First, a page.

What the digital agreement does is create trust between traders of countries when they agree to implement digital networks that follow similar rules, transparency and practices. The bottom line is greater trade between these countries, Honey said.
When asked if China would be a good fit for the DEPA, given the country’s more opaque regulatory regime and lack of transparency on data, Honey noted that, like with the CPTPP, China has vowed to meet the high standards of global pacts. But she added that China would undoubtedly need to undertake some reform to meet DEPA standards.
China, just as it has with the CPTPP, has said that it is committed to joining these agreements, and obviously it’s well aware that doing so requires meeting the highest standards that they involve
“Certainly, there would need to be a sort of a good-faith compliance with DEPA, and [China] would require some regulatory and policy reform, particularly around data flows,” Honey said.
“China, just as it has with the CPTPP, has said that it is committed to joining these agreements, and obviously it’s well aware that doing so requires meeting the highest standards that they involve.”
Xi, in his speech, also acknowledged this.
If trade can be made more seamlessly across the digital network, then traders of participating countries will be able to multiply their trade quickly, Honey added.
“It’s great for adding value. If I’m a small business, and because I can show my customers my product – here’s its provenance, it’s moved from this market to this market, and here’s all the verified documentation behind it. It’s really about saving money, increasing trust and confidence and predictability,” Honey said.
China’s DEPA application ties in with its goals to improve its domestic digital economy, as well as with its commitments to the global one.
“China has been well engaged this year in the Apec process; there’s a very live discussion going on in that context on the digital economy, and how to design approaches to it, and China’s been this sort of a full participant in that,” Honey said. “China has also said that it attaches great importance to cooperation in the digital economy.”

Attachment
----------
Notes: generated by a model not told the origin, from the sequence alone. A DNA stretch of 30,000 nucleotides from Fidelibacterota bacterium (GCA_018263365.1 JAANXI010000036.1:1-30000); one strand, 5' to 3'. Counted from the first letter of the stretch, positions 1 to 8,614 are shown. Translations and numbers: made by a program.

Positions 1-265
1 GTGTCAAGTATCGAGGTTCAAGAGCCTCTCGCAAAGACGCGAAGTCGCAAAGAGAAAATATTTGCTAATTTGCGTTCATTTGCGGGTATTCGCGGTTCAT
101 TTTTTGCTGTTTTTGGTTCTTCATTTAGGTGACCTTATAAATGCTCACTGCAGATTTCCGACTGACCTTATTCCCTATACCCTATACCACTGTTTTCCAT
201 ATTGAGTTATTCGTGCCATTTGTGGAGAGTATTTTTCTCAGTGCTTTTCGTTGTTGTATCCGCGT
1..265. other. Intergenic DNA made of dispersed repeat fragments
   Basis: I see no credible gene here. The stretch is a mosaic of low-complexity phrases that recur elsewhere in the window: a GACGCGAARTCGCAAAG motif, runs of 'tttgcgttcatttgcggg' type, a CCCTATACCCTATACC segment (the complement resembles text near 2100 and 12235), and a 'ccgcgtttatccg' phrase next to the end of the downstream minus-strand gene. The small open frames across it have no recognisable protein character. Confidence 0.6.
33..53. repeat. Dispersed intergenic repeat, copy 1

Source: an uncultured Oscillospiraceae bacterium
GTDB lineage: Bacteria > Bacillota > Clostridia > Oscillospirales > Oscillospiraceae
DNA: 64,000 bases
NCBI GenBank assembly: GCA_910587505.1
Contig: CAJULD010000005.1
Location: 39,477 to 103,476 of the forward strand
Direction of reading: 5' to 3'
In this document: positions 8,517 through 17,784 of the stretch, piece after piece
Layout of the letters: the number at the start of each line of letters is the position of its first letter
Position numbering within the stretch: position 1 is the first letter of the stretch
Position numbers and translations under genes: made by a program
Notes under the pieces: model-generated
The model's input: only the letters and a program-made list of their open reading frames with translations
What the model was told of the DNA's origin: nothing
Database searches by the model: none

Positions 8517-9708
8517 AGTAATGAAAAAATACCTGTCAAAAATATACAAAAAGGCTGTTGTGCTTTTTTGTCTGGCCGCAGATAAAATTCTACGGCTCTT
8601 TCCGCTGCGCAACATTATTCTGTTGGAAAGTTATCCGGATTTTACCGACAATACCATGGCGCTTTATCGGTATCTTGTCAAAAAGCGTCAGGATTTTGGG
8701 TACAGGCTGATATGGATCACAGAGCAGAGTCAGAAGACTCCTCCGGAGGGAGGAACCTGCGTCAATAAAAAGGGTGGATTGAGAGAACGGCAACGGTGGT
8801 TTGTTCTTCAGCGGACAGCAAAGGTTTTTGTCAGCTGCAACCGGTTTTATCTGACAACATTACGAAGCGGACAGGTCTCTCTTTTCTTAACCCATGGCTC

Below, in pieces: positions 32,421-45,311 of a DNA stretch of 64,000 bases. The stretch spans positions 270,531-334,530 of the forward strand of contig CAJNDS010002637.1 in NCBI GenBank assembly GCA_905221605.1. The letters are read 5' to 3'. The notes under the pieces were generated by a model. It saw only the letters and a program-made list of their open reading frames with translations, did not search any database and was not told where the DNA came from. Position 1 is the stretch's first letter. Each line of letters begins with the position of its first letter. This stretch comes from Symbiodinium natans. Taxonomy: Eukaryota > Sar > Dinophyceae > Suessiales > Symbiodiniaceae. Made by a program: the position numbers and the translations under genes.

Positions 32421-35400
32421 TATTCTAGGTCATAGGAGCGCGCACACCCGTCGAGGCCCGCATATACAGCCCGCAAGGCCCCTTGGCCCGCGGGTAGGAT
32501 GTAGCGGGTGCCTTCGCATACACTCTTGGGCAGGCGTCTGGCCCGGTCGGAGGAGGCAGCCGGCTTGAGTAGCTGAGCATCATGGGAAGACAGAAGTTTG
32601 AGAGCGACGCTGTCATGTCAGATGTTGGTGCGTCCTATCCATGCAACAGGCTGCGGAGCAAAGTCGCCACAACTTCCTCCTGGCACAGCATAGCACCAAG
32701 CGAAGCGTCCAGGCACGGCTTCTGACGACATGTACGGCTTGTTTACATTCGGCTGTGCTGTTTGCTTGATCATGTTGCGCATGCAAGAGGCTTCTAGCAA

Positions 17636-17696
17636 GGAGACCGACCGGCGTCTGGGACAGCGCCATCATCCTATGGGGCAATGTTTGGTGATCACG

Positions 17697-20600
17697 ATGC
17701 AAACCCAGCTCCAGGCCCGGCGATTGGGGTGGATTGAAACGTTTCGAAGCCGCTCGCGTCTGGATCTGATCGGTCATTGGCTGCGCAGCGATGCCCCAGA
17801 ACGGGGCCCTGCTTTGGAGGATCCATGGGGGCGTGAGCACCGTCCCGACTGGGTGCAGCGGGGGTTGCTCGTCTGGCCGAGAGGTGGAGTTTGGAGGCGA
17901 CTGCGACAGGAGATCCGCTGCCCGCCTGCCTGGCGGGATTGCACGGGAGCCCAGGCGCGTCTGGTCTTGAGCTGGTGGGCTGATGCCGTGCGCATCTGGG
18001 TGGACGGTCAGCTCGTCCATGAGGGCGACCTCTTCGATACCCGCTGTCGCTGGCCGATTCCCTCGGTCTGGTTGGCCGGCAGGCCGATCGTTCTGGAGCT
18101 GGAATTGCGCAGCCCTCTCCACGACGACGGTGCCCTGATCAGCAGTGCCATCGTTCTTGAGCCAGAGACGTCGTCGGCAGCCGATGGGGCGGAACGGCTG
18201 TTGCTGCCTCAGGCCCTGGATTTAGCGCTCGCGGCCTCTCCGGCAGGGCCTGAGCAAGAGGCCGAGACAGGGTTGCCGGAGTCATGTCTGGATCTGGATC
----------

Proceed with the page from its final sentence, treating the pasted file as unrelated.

Elms was, however, surprised because China had not previously expressed any interest in the DEPA, unlike it had with the CPTPP.
“Can China join? Yes, and not so much. On the one hand, DEPA was deliberately designed to gather consensus among potential members around a common set of issues,” Elms said. “To get more traction, and spread widely, the modules needed to be quite flexible, with few that are binding. In that sense, China can certainly join.
“But on the other hand, the ideas embedded in DEPA can be seen as quite problematic for China, given its current digital trajectory.”
Bryan Mercurio, an international trade law professor at Chinese University of Hong Kong, also agreed that there will be roadblocks to China’s accession to the DEPA, and he questioned China’s interest in the agreement.
“It’s tough to know what China is thinking about this and also the CPTPP. It must know it is going to face not only opposition but hard questions.
“Does this mean that it is willing to change? Is this a turning point for the reformers … and that China will actually change its digital trade policies? I am not sure.
“Or is it that they just want to be included in international agreements, such that they can help shape them and make sure that their [own] laws are not inconsistent with those rules?
“Do they want to enter as a blocking force, or a way to change their domestic situation? Both of them are plausible, but it is anyone’s guess.”
More from South China Morning Post: